Review | ‘A Hidden Life’ Unveils Terrence Malick’s Storytelling and Pace Mastery

How hard is it to do the right thing? To see beyond the lines drawn in the sand, recognize the evil within your own people, and have the courage to act even when almost nobody is there to witness it?

These sorts of questions and ponderings are at the heart of A Hidden Life, the ninth feature film from director Terrence Malick, a film that centers its story around Franz Jägerstätter (August Diehl), an Austrian farmer who refuses to swear loyalty to Adolf Hitler after being drafted into the war and becomes a conscientious objector which leads to a life of imprisonment.

On the surface, this story seems ripe for a Hollywood-style story: People yell and scream at one another and offer grand statements of morals over right and wrong. The glamour might be spruced up to give the subject no weight and importance and the lead may sway people to their side for a happy ending.

Clocking in at almost three hours (174 minutes), the movie takes its time with storytelling. Anyone who has spent at least one film with Malick as its chief storyteller knows what to expect.

And Malick isn’t interested in any of that.

The story of Franz Jägerstätter is not one of big heroic importance. He didn’t lead a group or a movement to challenge the Nazis. He didn’t get any press coverage at all. Franz lived in a small village working day-in and day-out on his farm with his family. When he objects to the Nazi war effort and is placed in jail, the characters frequently keep telling the audience, what does it matter? It won’t change the world. Nobody knows who you are.

Doing When No One is Looking

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Source: Studio Babelsberg/Elizabeth Bay Productions

Malick’s story is about courage is worthy of attention and contemplation. It’s easy to stand up to do the right thing when you have people behind you watching and working with you. But what if you don’t?

What are the consequences you face? How do your fellow countrymen see who you really are? How do they treat your family as a result? What happens when the only people who love and support your passion is hundreds of miles away and only share their feelings via  letters?

Malick’s story shows just how hard it is to make the right choice. Namely, how there is more to consider than just yourself in the process.

Perfectly titled, A Hidden Life, Malick places you as the viewer in the same audacious position that Franz and his wife Fani (played by Valerie Pachner) are in.

Again, at 174 minutes, this is a long tale. Typically, when a movie feels long, it is because the audience feels the story isn’t working. Now, while this movie could have stood to shave some of its runtime, the length actually works in its favor.

silence.jpgThis is an inescapable reality and conflict from Franz as we spend years with him. The true test of his defiance is seen through how his resilience under the crushing weight of years of imprisonment and pleading from his countrymen.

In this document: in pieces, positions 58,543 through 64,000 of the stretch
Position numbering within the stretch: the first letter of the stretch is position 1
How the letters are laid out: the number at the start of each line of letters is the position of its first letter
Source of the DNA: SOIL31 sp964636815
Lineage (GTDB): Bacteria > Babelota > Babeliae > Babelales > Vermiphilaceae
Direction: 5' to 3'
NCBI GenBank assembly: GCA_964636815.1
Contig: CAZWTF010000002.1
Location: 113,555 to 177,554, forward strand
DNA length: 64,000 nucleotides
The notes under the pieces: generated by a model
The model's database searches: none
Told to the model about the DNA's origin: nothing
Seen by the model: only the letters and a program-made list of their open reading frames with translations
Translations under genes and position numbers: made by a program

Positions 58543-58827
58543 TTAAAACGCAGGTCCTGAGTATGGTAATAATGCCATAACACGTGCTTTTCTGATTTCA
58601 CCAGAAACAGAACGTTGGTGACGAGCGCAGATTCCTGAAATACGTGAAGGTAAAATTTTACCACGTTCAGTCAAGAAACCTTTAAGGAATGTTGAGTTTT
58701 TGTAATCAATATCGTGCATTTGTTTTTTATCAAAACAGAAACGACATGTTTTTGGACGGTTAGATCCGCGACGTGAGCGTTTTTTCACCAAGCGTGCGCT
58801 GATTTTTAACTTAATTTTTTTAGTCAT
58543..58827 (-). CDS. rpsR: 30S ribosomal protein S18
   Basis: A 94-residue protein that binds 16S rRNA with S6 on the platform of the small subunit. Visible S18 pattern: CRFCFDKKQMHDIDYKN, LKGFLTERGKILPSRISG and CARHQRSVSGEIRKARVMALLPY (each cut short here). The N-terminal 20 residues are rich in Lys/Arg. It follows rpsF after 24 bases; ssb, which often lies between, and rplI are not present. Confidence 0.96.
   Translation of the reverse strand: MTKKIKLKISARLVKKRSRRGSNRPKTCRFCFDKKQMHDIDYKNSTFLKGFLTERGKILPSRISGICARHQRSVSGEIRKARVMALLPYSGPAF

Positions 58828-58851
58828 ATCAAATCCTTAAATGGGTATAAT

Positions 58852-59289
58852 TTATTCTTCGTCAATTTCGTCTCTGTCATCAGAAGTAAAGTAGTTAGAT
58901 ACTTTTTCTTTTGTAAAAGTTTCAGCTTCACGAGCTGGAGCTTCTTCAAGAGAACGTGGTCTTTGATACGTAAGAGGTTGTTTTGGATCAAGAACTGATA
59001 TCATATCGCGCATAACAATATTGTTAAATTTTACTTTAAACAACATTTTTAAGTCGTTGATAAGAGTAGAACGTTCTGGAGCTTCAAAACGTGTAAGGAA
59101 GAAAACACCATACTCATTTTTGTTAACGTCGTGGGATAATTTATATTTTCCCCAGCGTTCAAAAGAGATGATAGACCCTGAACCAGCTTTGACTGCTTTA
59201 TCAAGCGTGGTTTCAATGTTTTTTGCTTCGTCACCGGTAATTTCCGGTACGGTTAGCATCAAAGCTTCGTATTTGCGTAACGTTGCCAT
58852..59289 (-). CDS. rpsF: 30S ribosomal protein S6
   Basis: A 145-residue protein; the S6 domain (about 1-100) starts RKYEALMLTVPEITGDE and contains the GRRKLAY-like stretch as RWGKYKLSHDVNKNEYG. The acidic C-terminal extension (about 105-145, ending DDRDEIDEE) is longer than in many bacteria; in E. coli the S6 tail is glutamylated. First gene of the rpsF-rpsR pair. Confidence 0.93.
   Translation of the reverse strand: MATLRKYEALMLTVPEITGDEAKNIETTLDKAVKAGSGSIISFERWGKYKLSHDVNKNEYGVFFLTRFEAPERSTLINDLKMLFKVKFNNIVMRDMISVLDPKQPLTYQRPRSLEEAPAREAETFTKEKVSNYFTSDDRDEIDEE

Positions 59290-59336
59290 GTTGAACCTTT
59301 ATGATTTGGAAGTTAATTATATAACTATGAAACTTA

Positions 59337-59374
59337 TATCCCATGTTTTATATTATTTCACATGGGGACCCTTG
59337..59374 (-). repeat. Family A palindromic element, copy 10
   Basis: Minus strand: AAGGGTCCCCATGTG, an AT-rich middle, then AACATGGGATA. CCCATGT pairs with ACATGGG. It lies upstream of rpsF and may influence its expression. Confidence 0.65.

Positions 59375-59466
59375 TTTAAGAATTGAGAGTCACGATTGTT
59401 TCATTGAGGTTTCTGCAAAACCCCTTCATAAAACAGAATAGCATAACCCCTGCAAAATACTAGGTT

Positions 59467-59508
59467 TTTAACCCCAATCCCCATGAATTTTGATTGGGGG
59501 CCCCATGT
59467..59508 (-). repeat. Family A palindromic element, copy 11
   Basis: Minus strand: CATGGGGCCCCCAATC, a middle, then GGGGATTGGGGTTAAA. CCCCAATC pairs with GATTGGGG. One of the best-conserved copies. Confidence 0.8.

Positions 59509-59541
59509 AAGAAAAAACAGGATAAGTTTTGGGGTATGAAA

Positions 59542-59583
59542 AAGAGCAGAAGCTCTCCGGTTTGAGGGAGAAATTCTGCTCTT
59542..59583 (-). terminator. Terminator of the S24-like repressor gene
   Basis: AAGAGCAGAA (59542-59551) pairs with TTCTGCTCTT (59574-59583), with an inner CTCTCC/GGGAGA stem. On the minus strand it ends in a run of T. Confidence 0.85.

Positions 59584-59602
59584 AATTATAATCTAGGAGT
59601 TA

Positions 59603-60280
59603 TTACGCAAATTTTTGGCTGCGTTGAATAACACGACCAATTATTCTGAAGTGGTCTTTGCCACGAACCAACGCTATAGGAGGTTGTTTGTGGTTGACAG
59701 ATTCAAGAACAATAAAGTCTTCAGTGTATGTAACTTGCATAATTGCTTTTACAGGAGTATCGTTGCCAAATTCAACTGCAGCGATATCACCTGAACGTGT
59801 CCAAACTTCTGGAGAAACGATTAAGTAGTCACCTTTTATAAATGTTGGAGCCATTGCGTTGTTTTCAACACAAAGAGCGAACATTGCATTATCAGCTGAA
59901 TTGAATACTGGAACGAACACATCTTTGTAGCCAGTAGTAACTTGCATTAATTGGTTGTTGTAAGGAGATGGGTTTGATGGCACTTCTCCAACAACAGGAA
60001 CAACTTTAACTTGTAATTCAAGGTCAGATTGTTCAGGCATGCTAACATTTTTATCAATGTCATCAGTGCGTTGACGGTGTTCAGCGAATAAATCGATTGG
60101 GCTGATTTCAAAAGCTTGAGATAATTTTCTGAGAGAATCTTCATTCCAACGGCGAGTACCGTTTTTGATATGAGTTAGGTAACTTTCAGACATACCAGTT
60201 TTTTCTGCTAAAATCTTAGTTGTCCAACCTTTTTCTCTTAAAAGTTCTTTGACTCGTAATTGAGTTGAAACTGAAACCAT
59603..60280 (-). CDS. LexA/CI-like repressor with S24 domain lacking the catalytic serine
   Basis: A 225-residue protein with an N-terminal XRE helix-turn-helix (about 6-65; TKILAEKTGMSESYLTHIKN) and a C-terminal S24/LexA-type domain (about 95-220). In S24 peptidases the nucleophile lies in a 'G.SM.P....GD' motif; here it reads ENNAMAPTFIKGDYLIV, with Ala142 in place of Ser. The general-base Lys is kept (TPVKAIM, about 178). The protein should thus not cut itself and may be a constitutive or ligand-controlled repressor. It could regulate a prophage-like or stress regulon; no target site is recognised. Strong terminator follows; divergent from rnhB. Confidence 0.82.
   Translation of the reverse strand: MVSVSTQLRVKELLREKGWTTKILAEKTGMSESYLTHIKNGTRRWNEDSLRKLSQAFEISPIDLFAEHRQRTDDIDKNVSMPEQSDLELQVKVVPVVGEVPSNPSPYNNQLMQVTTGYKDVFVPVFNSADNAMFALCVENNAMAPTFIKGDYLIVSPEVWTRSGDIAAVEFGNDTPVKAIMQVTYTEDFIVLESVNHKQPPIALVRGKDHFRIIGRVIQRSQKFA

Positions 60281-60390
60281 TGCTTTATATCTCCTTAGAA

It reminded me of the underrated Martin Scorsese film, Silence. This was a film about a test of faith under doubt (along with a myriad of other themes that aren’t as relative to this comparison). That movie clocked in at 161 minutes and by the end, you felt like you endured just like Andrew Garfield’s character did. It’s a similar feeling here.

Like Silence, this is also Malick grappling with religious theme and faith. Malick has dealt with religion in his films before and Franz’s own catholic faith is put front and center here. He looks beyond this world, beyond the institutions of his faith to try to find what the right thing is to do. Spirituality plays a big role in Malick’s body of work. Whether or not you are religious (I am not personally), you can still get swept up in the soul of Malick’s film language. The way the camera lingers over nature is surely a cliche of Malick, but the way he frames his characters against the wide and big mountain range is truly awe-inspiring.

a hidden life malick
Source: Source: Studio Babelsberg/Elizabeth Bay Productions

Malick’s camera glides and captures nature in a way I haven’t seen any other filmmaker done.

He juxtaposes Franz’s story with a world bigger than us. The scenes of nature in all its beauty and enmity suggest something transcendental. Malick is in the business of myth-making. He frames Franz into the form of a Christ-like figure, makes the environment play a bigger role in the tone of the piece, and uses his quintessential poetic style of fragmented edits and dream-like montages to walk Franz into the realm of that myth.

Under a different hand, this story would certainly be more heightened with additional dramatic platitudes. Malick’s films always walk a balance between visual expression and narrative. A Hidden Life is more narrative-driven than say To The Wonder but Malick’s style of visual abstraction and esoteric framing hasn’t been diminished.

You have to like Malick’s style to truly appreciate this movie. For me, I find Malick’s style transfixing. I may have didn’t enjoy the length of this feature, but I also never felt like I fell out of its spell either.

If you don’t like Malick, then this isn’t going to sway you. For those that are willing to give over to his prose-like narration, and the surreal camera will find an experience unlike any other this year, this story is an affect of emotion. I don’t think it’s quite as good as Tree of Life (which remains one of my favorite movies of the decade) but it is one of my favorites of the year. It’s emotionally restless and transports you in a way that you never want to look away from.

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